It's not often you pick up a book that is so right and just think: 'yes, why has no-one done this before?'
But I had just such a moment when I first saw John Martin Robinson's Felling The Ancient Oaks. The book is based on a simple but engaging premise, consisting solely of pictures and short histories of 20 stately homes lost in the last century.
After a short, but erudite, potted history of the English country house, the book's core is a series of short chapters on the demolished houses, what remains of their estates, and why they failed to survive. There is something compelling and evocative about abandoned, lost or ruined homes that appeals to the voyeur in all of us, and this book hits that sweet spot again and again.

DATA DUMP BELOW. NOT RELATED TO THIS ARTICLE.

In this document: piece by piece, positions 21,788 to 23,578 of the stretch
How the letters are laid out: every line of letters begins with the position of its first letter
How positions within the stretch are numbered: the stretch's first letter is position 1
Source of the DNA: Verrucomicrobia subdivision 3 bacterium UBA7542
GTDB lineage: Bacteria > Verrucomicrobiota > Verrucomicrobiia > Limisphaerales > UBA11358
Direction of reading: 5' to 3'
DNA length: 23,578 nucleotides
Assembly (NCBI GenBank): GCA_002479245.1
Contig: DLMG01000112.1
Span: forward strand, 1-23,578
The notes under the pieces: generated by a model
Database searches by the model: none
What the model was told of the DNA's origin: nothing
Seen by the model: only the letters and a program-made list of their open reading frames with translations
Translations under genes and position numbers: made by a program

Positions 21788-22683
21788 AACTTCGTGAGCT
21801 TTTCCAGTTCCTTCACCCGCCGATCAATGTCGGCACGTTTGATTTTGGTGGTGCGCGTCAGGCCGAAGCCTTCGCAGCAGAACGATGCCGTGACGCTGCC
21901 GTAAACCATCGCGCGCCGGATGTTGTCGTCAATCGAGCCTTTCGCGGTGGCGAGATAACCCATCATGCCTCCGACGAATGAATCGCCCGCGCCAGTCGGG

It is gloriously illustrated with some mesmerising black-and-white pictures of the houses in the pomp, and then some equally fascinating ones of their demolition and what now remains on the site. Martin Robinson is a contributor to Country Life magazine and many of the pictures come from its archives.
The houses were laid low by a combination of factors: heirs killed in the Great War, death duties, gambling addictions and worse. This is the world of Downton Abbey brought to life, or rather death, and all the more interesting for that. Every chapter could form a mini-series in its own right.
The accompanying text is a joy, shot through with a nostalgia for what has been lost and a disdain for the modern horrors, from golf courses to caravan parks and 'suburban villas' that now stand in place of these lost architectural marvels. You may not agree with Robinson's point of view, but you would have to have a heart of stone not to regret the loss of these magnificent buildings.